You’ve just concluded your hearing test. The hearing specialist is now entering the room and presents you with a chart, like the one above, except that it has all of these icons, colors, and lines. This is intended to show you the exact, mathematically precise attributes of your hearing loss, but to you it might as well be written in Greek.
The audiogram creates confusion and complication at a time when you’re supposed to be concentrating on how to strengthen your hearing. But don’t let it deceive you — just because the audiogram looks perplexing doesn’t mean that it’s difficult to comprehend.
After reading through this article, and with a little vocabulary and a handful of basic principles, you’ll be reading audiograms like a professional, so that you can concentrate on what really counts: healthier hearing.
Some advice: as you read the article, reference the above blank audiogram. This will make it much easier to comprehend, and we’ll address all of those cryptic markings the hearing specialist adds later on.
Understanding Sound Frequencies and Decibels
The audiogram is really just a graph that records sound volume on the vertical axis and sound frequency on the horizontal axis. (are you having flashbacks to high school geometry class yet?) Yes, there’s more to it, but at a fundamental level it’s just a chart graphing two variables, as follows:
The vertical axis documents sound intensity or volume, measured in decibels (dB). As you move up the axis, the sound volume decreases. So the top line, at 0 decibels, is a very soft, faint sound. As you move down the line, the decibel levels increase, representing increasingly louder sounds until you get to 100 dB.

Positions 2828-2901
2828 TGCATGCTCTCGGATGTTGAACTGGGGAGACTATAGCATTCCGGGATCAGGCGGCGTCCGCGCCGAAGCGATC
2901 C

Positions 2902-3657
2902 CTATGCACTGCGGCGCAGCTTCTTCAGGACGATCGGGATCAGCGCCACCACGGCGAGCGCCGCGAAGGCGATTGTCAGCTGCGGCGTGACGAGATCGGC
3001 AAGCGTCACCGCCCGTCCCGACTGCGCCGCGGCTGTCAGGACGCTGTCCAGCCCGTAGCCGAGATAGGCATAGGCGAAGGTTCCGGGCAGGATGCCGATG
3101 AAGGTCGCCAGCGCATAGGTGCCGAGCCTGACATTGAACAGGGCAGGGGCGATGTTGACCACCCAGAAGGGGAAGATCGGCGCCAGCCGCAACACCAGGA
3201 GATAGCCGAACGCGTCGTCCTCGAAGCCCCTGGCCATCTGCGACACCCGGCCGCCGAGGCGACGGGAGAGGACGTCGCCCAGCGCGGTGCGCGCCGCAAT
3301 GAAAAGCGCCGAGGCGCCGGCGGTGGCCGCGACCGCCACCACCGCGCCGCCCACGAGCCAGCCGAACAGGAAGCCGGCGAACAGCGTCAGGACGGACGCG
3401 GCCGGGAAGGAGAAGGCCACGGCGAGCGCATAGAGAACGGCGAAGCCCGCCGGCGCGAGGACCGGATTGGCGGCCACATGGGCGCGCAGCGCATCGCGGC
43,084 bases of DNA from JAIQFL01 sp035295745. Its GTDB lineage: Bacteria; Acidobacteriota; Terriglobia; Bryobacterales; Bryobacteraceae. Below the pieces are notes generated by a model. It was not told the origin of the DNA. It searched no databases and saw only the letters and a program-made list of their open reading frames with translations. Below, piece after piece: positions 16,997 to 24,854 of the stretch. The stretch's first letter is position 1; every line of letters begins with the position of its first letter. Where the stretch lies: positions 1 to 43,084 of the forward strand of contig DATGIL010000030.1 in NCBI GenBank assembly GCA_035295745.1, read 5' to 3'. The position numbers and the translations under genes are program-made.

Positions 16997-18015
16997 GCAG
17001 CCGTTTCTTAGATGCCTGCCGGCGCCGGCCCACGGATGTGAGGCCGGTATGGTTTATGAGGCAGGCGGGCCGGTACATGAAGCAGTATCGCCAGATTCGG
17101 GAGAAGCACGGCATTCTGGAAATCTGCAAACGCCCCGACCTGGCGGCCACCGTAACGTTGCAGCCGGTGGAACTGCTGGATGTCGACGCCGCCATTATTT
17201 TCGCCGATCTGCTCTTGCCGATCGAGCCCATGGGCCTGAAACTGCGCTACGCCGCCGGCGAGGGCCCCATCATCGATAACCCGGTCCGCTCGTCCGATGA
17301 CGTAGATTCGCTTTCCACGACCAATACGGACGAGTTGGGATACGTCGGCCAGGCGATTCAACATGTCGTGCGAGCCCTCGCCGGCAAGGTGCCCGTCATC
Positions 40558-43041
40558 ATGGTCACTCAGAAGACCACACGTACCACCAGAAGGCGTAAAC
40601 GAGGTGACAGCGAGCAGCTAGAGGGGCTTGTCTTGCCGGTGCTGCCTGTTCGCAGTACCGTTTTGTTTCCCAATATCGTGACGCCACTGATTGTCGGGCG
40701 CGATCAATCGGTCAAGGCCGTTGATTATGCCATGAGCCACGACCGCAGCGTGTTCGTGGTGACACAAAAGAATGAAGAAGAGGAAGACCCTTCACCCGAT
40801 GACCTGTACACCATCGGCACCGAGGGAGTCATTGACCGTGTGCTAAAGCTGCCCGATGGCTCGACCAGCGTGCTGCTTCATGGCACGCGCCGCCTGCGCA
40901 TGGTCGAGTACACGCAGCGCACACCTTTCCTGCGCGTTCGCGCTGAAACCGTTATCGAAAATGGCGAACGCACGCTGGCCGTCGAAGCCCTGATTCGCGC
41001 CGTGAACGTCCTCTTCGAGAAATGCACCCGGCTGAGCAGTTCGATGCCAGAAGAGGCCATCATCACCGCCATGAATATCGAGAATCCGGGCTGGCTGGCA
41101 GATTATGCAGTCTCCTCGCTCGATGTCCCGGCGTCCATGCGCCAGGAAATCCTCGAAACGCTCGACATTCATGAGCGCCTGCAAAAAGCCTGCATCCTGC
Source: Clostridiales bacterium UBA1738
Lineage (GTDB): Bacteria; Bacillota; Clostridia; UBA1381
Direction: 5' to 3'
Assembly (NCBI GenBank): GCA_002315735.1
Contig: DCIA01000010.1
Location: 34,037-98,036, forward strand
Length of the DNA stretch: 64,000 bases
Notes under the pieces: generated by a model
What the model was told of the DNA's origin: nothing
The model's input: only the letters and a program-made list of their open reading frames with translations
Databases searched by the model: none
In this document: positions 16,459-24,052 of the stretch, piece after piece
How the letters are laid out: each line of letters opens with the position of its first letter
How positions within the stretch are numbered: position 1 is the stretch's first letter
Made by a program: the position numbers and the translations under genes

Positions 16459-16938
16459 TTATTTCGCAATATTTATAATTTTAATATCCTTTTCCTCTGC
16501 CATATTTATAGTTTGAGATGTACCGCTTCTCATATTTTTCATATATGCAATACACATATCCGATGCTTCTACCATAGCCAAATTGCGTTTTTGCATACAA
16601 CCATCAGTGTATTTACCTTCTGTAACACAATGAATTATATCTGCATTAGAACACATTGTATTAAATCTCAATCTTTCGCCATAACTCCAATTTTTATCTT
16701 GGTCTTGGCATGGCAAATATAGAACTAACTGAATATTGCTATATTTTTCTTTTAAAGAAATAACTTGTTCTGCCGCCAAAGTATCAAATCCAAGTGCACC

The horizontal axis records sound frequency, measured in Hertz (Hz). Starting at the top left of the graph, you will see a low frequency of 125 or 250 Hz. As you move over along the horizontal axis to the right, the frequency will progressively increase until it gets to 8,000 Hz. Vowel sounds of speech are commonly low frequency sounds, while consonant sounds of speech are high frequency sounds.
And so, if you were to begin at the top left corner of the graph and sketch a diagonal line to the bottom right corner, you would be increasing the frequency of sound (progressing from vowel sounds to consonant sounds) while raising the intensity of sound (moving from softer to louder volume).
Assessing Hearing and Marking Up the Audiogram
So, what’s with all the markings you usually see on this simple chart?
Easy. Begin at the top left corner of the graph, at the lowest frequency (125 Hz). Your hearing specialist will present you with a sound at this frequency by means of earphones, starting with the lowest volume decibel level. If you can perceive it at the lowest level (0 decibels), a mark is created at the crossroad of 125 Hz and 0 decibels. If you can’t perceive the 125 Hz sound at 0 decibels, the sound will be provided again at the next loudest decibel level (10 decibels). If you can hear it at 10 decibels, a mark is created. If not, continue on to 15 decibels, and so on.